Anton and one of the soldiers were yelling at each other, I had no idea of what they were saying when it was quiet, I asked Anton what was going on. He said that they are accusing us of robbing a recently opened tomb nearby.
I can't convince them otherwise so we need to go with them; they spotted us miles back and think that you have the stolen goods in your navigation box. We have to go with them back to Luxor, I will instruct our crew to stay here and wait for us, and it shouldn't take long to sort this out.

Back in Luxor the Arab military commander opened my box and saw my navigation instruments.
He had not seen anything like that before so he assumed that it was stolen from the tomb.
We were then thrown in jail where we remained for two days, then Dr Allan Manson the archaeologist I met in Cairo almost two years ago approached our cell.
He said well he said you certainly wandered into the wrong place at the wrong time.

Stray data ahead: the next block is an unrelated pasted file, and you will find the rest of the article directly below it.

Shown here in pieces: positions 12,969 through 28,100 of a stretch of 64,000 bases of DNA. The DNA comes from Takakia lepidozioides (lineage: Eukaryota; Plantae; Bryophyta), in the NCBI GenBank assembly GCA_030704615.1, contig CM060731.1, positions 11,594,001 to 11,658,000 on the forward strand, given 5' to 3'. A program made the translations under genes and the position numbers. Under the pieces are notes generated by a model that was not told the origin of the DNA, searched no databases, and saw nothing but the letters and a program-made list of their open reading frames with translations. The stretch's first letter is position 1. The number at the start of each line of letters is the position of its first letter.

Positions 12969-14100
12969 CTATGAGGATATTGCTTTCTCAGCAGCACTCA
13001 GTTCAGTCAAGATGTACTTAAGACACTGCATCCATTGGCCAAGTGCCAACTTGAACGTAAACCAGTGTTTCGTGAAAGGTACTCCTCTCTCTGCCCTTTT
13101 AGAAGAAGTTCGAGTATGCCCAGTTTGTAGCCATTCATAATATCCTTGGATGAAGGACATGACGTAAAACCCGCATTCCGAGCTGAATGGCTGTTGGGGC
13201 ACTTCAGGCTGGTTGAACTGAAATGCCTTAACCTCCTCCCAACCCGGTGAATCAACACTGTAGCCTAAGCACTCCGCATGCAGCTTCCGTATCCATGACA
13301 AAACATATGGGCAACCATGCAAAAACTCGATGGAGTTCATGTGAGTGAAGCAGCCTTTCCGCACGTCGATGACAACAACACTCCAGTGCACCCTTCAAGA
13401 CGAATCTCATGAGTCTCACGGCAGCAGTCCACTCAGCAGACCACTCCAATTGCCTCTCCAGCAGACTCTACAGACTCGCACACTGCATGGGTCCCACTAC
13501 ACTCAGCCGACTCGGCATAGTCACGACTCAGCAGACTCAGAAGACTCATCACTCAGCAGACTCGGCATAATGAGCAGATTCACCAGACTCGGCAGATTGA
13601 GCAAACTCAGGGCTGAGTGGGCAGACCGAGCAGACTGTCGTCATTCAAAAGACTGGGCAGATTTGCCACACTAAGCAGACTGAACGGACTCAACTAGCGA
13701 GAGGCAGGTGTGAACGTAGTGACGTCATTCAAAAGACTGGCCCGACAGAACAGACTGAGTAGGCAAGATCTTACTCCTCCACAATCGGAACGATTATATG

He told us the story of how he had been called there as the thieves had been caught.
He said he laughed when he saw the contents of my mapping box he said he could understand how my sextant could have been mistaken for ancient Egyptian artefacts.
We were then released I then told Dr Manson the details of our trip over lunch.

We were then taken back to the canoes and continued the trip; it was not as perilous as the leg to Luxor but still had its hair raising moments. The terrain was now dry desert country meat was scarce, so fish birds and crocodile was the diet.
The Arab crew said that they had not seen the river that low there must be widespread droughts upstream.
I was totally spent by the time we got to Cairo as was Anton so we took an Arab traders sailing boat for the last leg then the sense of achievement was overwhelming.
I had successfully mapped the Nile River and I confirmed it to be the longest river in the world with a length of just over four thousand one hundred miles.
The mission took over two years, it could never have happened without the help of all involved from Lord Stanley down.
Anton was the real key to our success with his language and organization skills he told me to tell Lord Stanley the next time he plans such a mission then leave him out, one such trip like that in my lifetime is enough.

Read part 6. The new mission